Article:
Leodis Moore III wasn't too concerned about the pain he felt in his chest.
It didn't seem like a big deal.
"I slept right through it. The next day it was gone," Moore said.
The pain came back, though.
And it was worse.
"It was a grieving pain," Moore said. "I ended up going to the hospital."
A month before the start of his senior season, the Eastern Kentucky University defensive back was forced to undergo a series of serious tests on his heart.
He was eventually diagnosed with a rare disease called Myocarditis.
"It shocked me," Moore said. "It's still shocking to me."
That shocking revelation meant that Moore's college football career would come to a premature end.
The disease causes inflammation of the heart muscle and can lead to weaken of the heart, forcing it to work harder to circulate blood and oxygen throughout the body.
The condition often is the result of an infection, sometimes as simple as the common cold.
"I was so anxious to get out there and show what I can do," Moore said. "I've been held back before, but I'm a senior. It just seems like a movie. It was different than before."
Moore had suffered through setbacks like this before.
The Indianapolis, Ind., native had to miss the entire 2017 tear his ACL in training camp.
He was determined to come back stronger — and smarter — after that serious injury.
"I just looked at it as a chance to get better and get deeper into the playbook," Moore. "I just took that opportunity to learn."
Moore certainly showcased what he learned.
The 5-foot-9, 205-pound defensive back had a tremendous junior season.
He was a First-Team All-Ohio Valley Conference selection, finishing with 48 tackles, six tackles-of-loss, five interceptions, five pass break-ups and one blocked kick.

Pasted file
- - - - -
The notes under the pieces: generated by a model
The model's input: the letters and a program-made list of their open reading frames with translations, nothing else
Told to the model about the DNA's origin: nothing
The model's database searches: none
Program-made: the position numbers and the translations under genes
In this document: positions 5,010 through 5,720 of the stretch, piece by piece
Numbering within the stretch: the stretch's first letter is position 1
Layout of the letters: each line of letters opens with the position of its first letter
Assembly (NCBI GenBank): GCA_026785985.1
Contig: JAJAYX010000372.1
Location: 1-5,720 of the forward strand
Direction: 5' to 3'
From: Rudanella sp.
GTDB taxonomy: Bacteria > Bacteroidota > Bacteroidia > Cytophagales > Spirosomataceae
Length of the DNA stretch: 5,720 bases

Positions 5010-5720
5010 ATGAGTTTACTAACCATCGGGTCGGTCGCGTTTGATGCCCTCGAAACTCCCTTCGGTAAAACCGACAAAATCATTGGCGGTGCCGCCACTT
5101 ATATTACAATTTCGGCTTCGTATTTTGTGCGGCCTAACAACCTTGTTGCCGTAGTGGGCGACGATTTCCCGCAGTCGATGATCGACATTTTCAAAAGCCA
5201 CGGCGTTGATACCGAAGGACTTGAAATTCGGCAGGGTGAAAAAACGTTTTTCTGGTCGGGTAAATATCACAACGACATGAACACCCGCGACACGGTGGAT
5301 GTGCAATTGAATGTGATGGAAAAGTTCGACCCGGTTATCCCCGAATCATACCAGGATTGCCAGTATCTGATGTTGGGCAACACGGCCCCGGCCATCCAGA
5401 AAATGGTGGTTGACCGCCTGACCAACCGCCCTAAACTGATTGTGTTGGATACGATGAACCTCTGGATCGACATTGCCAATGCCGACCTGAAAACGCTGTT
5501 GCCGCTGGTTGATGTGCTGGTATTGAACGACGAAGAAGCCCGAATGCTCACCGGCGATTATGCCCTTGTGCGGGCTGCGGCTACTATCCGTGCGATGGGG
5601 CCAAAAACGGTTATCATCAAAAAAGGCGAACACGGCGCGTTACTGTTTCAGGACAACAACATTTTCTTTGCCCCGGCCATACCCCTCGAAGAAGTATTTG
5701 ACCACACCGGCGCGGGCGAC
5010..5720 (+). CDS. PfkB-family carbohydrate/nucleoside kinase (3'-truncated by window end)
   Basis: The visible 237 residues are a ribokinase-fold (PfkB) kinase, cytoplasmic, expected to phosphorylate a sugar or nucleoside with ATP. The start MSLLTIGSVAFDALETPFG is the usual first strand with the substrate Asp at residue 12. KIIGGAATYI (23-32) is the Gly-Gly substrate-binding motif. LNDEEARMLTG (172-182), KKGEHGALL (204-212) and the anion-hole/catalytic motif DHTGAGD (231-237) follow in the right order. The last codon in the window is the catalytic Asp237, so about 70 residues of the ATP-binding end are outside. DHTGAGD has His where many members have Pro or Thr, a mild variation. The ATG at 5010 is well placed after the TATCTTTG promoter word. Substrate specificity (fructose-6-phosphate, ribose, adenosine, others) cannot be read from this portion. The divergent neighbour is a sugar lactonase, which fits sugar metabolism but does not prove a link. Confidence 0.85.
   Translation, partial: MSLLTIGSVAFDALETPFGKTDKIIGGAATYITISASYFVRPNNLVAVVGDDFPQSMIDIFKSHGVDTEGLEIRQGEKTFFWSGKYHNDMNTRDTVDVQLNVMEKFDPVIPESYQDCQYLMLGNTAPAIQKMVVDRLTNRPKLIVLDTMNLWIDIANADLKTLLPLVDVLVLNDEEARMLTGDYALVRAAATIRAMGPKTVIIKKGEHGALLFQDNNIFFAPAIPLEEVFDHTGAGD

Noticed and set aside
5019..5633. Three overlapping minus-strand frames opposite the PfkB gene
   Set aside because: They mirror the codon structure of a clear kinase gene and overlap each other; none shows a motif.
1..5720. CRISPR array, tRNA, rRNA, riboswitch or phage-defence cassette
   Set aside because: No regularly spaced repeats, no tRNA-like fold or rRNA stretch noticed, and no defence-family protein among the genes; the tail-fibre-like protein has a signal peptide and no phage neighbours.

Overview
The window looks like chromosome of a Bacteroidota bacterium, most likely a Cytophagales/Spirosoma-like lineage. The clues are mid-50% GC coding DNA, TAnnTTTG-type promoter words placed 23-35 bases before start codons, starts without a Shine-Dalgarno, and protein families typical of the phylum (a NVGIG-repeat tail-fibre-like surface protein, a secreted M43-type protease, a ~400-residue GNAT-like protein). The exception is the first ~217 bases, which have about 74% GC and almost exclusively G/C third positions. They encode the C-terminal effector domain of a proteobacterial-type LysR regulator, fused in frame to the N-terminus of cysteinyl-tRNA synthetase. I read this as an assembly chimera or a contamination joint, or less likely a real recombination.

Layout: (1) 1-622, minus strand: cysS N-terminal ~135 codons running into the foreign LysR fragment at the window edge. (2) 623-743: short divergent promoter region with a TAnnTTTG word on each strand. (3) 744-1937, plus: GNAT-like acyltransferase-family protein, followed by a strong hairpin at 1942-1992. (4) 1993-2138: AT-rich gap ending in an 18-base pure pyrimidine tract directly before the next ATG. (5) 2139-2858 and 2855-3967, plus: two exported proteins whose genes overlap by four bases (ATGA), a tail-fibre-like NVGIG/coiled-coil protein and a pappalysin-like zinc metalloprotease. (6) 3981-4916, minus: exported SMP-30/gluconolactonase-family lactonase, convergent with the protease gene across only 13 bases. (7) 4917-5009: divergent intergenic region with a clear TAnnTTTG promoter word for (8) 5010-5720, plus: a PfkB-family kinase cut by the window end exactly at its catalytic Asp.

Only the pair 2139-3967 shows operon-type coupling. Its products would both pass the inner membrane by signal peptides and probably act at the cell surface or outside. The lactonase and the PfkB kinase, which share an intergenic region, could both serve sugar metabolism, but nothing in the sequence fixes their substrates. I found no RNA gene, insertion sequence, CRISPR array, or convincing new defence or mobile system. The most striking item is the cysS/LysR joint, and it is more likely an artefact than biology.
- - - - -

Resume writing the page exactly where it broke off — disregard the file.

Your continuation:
"It's been a shame," EKU coach Mark Elder said of Moore. "He's worked really hard. He had a fantastic year in 2017. I think we found the best position for him in our system was that sam nickel spot. That was the perfect fit for his skill set. He was our most productive player, statsicially."
The Indianapolis native stayed in Richmond to work out with his teammates last summer.
He felt he was ready to have a special senior season.
Then, everything changed.
After he was diagnosed with Myocarditis, Moore wasn't initially ruled out for the season.
He consulted with several doctors, hoping to at least get the opportunity to return to practice.
"It was just supposed to be six weeks. Then, it just kept getting prolonged," Moore said.
The process was agonizing.
Moore had hoped to be cleared medically after EKU's game on Sept. 14 at Indiana State.
That didn't happen.
"I thought I was going to spark the whole team up," Moore said. "It was just going to be the greatest season ever. I knew it was going to happen."
Not long after that, Moore was told he would not play at all this season.
"It was just unfortunate how it was taken from him," Elder said of Moore.
"He said it was a low percentage chance that anything can happen," Moore said. "I still believe I can still play."
At just 5-foot-9, Moore has always had work to get a chance to play. He was a standout at Warren Central High School and earned All-State honors.
He played in nine games, with one start, as a true freshman in 2016.
A year later, he had two interceptions and 27 tackles.
"I don't let it get to me at all," Moore said of his height. "I feel like I've got the heart of a lion, especially when I step onto that field."
Moore decided to make a very personal change prior to his breakout junior season.
After going by Trey for years, he wanted people to call him Leodis again.
"I wanted to let the world know my real name. I wanted to leave a legacy," Moore said. "There's a lot of Treys. I wanted to stick out more. It's a strong name. It needed to be heard."
Leodis shares that name with his farther and grandfather — who were both not especially tall, but were good athletes.
Leodis Moore Sr., was a state wrestling champion in Indiana.
Leodis Moore Jr., played football in high school before becoming a barber.
"He's the strongest man I've ever met," Moore said of father.
Moore's mother and father were at Roy Kidd Stadium last Saturday for Senior Day ceremonies.
He hopes that they will get a chance to see him play football again.
The senior is set to graduate in December with a degree in criminal justice.
He could apply for a medical redshirt and move on to another school as a graduate transfer.
Or he could try to play at the next level.
"I just keep telling myself it's not going to last forever," Moore said of his condition. "I'm trying to stay positive and the NFL isn't there, I'm still going to be successful. There's a lot of opportunity out there. I don't think you've seen the last of me. I've got good things coming."